The more we talked, the more I was able to share with him my own discomfort at the idea of having sex with a woman, not because of any negative experience I had with women like he had shared, but because I always wanted to treat women with the utmost dignity and respect. I had many close friends who were girls when I was growing up, and hearing the way they talked about the guys they dated, I never wanted to be like one of them. So I always tried to treat women with gentleness and respect. I kept my eyes in contact with theirs whenever I could, never letting my eyes glance down below their neck, even if I wanted to take a look. I went out of my way to make sure women knew I wasn’t interested in doing any of the things that other men did with them. In so doing, I became a “safe” friend for many women. They shared their personal thoughts with me, and I was glad for their confidence.
Men, on the other hand, were more of a mystery. Although I had a few close guy friends growing up, I wasn’t friends with a lot of the “manly man” types of guys at our school. I had never seriously considered homosexuality as an alternative to having sex with a woman, other than a few fleeting moments, like the time I spent the night at my friend’s house in junior high. But that didn’t keep other guys at school from thinking I was gay. They said I was always hanging around with girls, but not the way they hung out with girls.
It didn’t help that I loved doing things like singing and dancing, playing the piano and the flute and doing gymnastics. In a town where most of the guys played football or basketball or wrestled each other to the ground, I was pretty much out of step. I had a high sensitivity to pain, and I never liked contact sports because of it. This alienated me, of course, even further from the guys all around me. I played in the marching band, sang in the choir and took dance and gymnastics at a bigger town nearby. When the guys called me a faggot or said that I must be gay, I had to look up the words in the dictionary because I didn’t even know what they were talking about. I was just doing things I loved to do. I never thought of myself as gay, and I was hurt and bummed that they thought I was. I wished they could have liked me and appreciated me for who I was.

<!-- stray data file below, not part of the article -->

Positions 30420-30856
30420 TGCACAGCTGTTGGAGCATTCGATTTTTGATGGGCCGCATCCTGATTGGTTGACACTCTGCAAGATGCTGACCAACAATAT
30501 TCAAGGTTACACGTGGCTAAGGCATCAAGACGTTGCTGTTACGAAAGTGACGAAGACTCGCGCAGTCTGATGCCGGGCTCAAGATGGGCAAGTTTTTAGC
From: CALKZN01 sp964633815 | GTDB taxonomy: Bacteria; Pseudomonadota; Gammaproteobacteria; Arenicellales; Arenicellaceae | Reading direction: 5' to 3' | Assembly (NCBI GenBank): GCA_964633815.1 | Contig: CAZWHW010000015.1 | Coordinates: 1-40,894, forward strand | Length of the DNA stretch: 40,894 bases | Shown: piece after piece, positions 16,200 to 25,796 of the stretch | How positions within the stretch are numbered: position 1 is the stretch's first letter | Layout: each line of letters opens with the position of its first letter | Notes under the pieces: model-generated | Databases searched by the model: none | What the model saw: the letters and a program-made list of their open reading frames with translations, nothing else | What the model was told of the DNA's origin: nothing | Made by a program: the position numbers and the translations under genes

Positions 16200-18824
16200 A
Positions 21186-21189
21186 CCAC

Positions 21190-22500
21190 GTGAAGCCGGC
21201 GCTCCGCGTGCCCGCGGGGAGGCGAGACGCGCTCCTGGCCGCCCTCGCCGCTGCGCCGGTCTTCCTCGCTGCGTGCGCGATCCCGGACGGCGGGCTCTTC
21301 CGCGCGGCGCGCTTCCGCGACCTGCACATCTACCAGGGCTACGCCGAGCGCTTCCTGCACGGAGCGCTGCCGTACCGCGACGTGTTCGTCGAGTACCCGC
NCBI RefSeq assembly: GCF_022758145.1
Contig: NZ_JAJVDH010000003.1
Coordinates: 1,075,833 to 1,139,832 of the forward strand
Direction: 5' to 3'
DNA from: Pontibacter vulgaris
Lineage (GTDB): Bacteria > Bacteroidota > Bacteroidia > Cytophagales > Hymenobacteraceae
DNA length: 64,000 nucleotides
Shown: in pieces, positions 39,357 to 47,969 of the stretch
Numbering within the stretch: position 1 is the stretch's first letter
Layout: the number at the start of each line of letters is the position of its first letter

Why did I love doing those things? I played the piano because everyone in my family played the piano, from my brother and sister, to my mom and dad, to my grandma and grandpa. I played the flute and did gymnastics because a man from Switzerland came to visit us at the farm one day. He pulled out a flute that he said he played when he went on long walks through the Swiss Alps. And when he walked on his hands across our living room floor, I thought that was the coolest thing ever. So when I had a chance to be in the band at school and pick out an instrument, I picked out the flute. When my sister took gymnastics and I went along for the ride, I asked my mom if I could take lessons and learn how to walk on my hands, too! I didn’t think there was anything gay or girlish about these things, because I had learned about playing the flute and doing gymnastics from one of the manliest “mountain men” I had ever met.